Irma Goldberg

Irma Goldberg (born 1871) was one of the first female organic chemists to have and sustain a successful career, her work even being quoted in her own name in standard textbooks.[1]

Irma Golderg
Born1871
Moscow
Diedunknown
Alma materGeneva University
Known forGoldberg reaction, Jourdan-Ullman-Goldberg reaction
Spouse(s)Fritz Ullmann
Scientific career
FieldsOrganic Chemistry

Born in Moscow to a Russian-Jewish family, she later traveled to Geneva in the 1890s to study chemistry at Geneva University. Her early research included the development of a process to remove sulfur and phosphorus from acetylene. Her first article on the derivatives of benzophenone, coauthored by German chemist Fritz Ullman, was published in 1897.[1] She also researched and wrote a paper (published in 1904) on using copper as a catalyst for the preparation of a phenyl derivative of thiosalicylic acid, a process known as the Ullmann reaction; Goldberg is the only woman scientist unambiguously recognized for her own named reaction: the amidation (Goldberg) reaction[2]. This modification to previous forms of the method was a great improvement, and was extremely helpful for laboratory-scale preparations. She coordinated on other forms of chemistry research with her husband, Fritz Ullmann, in what they called the Ullmann-Goldberg collaborative.[1][3]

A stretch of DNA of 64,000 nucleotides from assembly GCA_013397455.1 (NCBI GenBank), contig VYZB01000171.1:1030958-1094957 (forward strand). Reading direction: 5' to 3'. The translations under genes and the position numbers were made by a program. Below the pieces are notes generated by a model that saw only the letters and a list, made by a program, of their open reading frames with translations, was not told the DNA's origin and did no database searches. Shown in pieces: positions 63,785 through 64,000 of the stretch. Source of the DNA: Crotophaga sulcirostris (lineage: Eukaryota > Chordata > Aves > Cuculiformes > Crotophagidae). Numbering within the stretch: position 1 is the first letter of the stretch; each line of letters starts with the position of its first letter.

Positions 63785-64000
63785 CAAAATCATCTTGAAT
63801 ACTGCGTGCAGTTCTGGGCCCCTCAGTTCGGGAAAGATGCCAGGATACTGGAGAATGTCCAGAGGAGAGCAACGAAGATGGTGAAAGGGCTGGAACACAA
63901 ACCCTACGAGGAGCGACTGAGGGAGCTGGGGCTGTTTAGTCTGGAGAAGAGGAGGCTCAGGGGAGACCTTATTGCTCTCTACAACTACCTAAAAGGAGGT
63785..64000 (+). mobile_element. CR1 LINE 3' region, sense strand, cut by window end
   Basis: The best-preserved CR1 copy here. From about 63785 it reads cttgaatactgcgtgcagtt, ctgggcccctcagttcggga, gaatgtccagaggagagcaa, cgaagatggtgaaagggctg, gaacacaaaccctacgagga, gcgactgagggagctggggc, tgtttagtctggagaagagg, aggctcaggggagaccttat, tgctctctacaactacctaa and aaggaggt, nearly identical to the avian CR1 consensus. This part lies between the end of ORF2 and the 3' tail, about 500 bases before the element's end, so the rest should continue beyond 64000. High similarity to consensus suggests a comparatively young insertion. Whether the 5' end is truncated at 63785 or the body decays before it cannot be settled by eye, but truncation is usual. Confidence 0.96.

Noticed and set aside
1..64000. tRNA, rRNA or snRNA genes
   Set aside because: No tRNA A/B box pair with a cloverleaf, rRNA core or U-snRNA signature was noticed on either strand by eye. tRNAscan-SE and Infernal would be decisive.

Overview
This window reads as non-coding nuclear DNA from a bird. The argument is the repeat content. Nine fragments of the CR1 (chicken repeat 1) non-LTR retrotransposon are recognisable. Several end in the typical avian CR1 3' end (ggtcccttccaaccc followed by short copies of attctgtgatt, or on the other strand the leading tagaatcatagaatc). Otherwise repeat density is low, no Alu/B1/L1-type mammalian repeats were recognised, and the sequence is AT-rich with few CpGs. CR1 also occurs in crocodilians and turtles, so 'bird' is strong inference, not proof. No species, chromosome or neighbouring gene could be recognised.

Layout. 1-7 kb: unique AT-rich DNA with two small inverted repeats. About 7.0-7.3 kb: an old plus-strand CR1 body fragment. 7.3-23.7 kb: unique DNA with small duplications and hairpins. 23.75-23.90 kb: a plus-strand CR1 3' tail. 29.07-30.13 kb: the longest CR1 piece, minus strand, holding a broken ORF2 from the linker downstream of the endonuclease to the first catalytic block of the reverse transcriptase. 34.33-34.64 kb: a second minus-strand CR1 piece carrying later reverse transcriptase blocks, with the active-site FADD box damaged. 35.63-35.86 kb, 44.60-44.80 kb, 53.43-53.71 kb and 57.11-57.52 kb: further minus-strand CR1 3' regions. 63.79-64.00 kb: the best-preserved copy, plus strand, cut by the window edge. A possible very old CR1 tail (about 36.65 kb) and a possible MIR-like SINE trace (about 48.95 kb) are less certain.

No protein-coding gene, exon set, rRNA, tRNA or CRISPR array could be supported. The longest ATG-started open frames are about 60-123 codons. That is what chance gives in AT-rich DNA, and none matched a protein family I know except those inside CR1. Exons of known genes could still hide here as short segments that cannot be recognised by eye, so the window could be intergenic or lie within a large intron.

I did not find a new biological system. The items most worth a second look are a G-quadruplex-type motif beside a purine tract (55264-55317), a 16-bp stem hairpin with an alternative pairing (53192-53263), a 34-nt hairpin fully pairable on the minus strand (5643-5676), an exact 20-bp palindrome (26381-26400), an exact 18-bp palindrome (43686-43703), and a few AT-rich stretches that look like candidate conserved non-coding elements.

In 1905, both Goldberg and Ullman moved to Technische Hochschule in Berlin. Goldberg's research, along with that of the Ullmann-Goldberg collaborative, was also a part of Germany's synthetic dye industry. Their research helped with the creation of the synthetic alizarin industry, or the process of replacing natural dye obtained from madder. In 1909, Goldberg also collaborated with Hermann Friedman to review German patents under BASF (Badische Anilin und Soda Fabrik) and Bayer & Co. Farbenfabriken, providing notes on preparation for 114 dyes.[1]

In 1910, Goldberg married Ullman. In 1923, they moved back to Geneva when Ullman accepted a faculty position at Geneva University.[1]

Her exact death date is not known, but her name does appear at the top of a list of people signing a memorial notice in a Geneva newspaper for her deceased husband, Fritz Ullmann in 1939.[1]

See also

References

  1. Creese, Mary (2004). Ladies in the Laboratory II. PO Box 317 Oxford OX2 9RU, UK: Scarecrow Press, Inc. pp. 184–185. LCCN 2003020846.
  2. "Women Named Organic Reactions :: News :: ChemistryViews". www.chemistryviews.org. Retrieved 2019-03-16.
  3. Olson, Julie A.; Shea, Kevin M. (2011-05-17). "Critical Perspective: Named Reactions Discovered and Developed by Women". Accounts of Chemical Research. 44 (5): 311–321. doi:10.1021/ar100114m. ISSN 0001-4842. PMID 21417324.
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